Close watchers of the weekly rollout numbers from the company responsible for deploying the National Broadband Network (NBN) across Australia will note the number of Service Class Zero (SC0) premises had spiked just over a year ago, following the November 2017 pause on selling hybrid fibre-coaxial (HFC) connections.
In May, NBN labelled the ring-fencing a momentary inflating of the SC0 number, but it has stayed high ever since, with 1.4 million premises currently unable to connect to the network across all technology types.
Speaking to Senate Estimates on Tuesday night, NBN CEO Stephen Rue said that of the 1.4 million SC0 premises, 1,251,000 are HFC connections, but salvation could soon be at hand.
"There's quite a lot of HFC premises will be made ready to connect, quite a lot in the next four months," Rue said.
NBN was at pains to explain to senators that the number does not represent a static pool of premises, with a number leaving the SC0 classification when the HFC network was relaunched, as more are added to the network.
"At the end of this month, all of those ring-fenced premises will be released back. So what's essentially happened is we've progressed from April last year, we started releasing the HFC network gradually back and testing all of our processes again, and then by June and July, we started releasing back at scale," NBN chief network deployment officer Kathrine Dyer said.
"We have been building out a lot of new areas in HFC whilst we have been taking the premises out."
At the end of 2018, NBN had 512,000 active HFC premises, the company said in its half-year results last week, out of a total of 4.7 million active connections. Overall, NBN has 9.5 million premises labelled as ready for service.
Rue told Estimates that the company is "well on track" to meet its September goal of reducing congestion on its fixed wireless network to less than 1 percent having speeds under 6Mbps in busy hours threshold.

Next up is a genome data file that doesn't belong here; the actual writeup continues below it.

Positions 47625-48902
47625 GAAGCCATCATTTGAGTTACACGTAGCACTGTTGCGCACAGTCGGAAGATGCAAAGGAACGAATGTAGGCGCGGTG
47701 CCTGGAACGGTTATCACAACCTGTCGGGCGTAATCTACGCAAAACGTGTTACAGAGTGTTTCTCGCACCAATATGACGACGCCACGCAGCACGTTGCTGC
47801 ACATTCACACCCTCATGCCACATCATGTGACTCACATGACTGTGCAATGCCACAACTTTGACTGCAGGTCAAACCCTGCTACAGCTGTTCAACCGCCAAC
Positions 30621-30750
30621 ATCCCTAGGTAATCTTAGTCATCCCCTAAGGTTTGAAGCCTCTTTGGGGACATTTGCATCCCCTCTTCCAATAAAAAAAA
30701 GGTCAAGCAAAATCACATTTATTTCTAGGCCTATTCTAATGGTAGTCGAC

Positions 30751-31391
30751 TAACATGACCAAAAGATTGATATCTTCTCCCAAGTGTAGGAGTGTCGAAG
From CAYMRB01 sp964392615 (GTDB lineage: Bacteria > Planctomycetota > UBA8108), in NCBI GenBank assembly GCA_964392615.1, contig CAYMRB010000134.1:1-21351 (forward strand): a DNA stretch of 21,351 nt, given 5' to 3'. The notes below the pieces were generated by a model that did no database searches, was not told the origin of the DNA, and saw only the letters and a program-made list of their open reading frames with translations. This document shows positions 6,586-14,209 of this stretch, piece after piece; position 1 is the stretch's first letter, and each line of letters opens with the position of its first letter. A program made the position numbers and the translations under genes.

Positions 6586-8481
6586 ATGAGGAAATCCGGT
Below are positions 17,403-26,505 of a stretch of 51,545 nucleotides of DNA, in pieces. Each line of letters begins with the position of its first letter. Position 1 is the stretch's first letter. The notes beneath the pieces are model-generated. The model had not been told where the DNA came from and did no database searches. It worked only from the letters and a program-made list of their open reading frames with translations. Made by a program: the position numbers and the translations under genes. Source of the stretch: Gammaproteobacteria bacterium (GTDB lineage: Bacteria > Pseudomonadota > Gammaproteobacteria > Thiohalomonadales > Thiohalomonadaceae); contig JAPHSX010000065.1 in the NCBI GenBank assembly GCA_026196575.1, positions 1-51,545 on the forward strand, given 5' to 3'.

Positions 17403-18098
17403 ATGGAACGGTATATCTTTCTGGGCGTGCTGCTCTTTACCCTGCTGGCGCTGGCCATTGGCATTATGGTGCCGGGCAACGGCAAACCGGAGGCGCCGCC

Australia is one of the more affordable broadband markets
The NBN CEO opened with a claim that is unlikely to be met with a chorus of agreement from the nation's NBN retailers -- that Australia is one of the more affordable broadband markets. Citing a study conducted for it by AlphaBeta which looked at 4,500 product and pricing plans in 22 countries, Rue said Australia placed seventh overall.
"The medium broadband price in Australia is equivalent to 1.4 percent of Australian per capita income, which is the seventh-lowest amongst the 22 countries analysed," Rue said.
"And this should come as no surprise, as we must continue to remind ourselves one of the original policy goals of NBN, which was to enable more competition in the retail market through providing a wholesale-only open access service to any retailer who wanted to sell a product."
"In our view, it will not be possible for providers offering a service under AU$55 a month floor price and an unlimited offering under AU$69 using the bundles," Aussie Broadband MD Phillip Britt told ZDNet at the time.
"Providers below this price point will most likely be short-changing their customers on the CVC bandwidth provisioned."
"The CVC pricing construct is the primary limiter here; we've only got 2.5Mbps of CVC allocated under the bundled model and someone on an unlimited plan on those higher tiers would have the potential to really cause some damage," Britt said.
The Aussie Broadband chief said the 100Mbps price will come down, but it will need a write-down of the NBN for the price pressure to be passed onto consumers.
"They can't hold onto the AU$51 [average revenue per user] amounts they are trying to achieve, because the mobile guys will wipe the floor with them," Britt said.
"As to when it will occur, that's hard to predict. They have released a short-term promotion around the 100/40Mbps services currently, but it has some conditions around it that requires a customer to stay with that service provider for X period of time, so its risky to implement."
Meanwhile, Rue told the Joint Standing Committee looking into the business case for the NBN last week that there are no impairment issues that would see the company needing to write down the value of the company, and that those calling for such action are just after a wholesale price cut.
"When people say there should be a write-down, I don't think that is what they are really calling for. Essentially, they are calling for the wholesale price to fall dramatically," Rue said.
"Calls for a large wholesale price cut puts at risk the long-term viability of the company ... without that, I truly believe you put at risk the digital future of the country, and all the benefits that flow."
Rue reiterated on Tuesday night that NBN is banking on enterprise services and customers moving up speed tiers for the company to make its AU$51 average revenue per user (ARPU) target that will see NBN become cash-flow positive.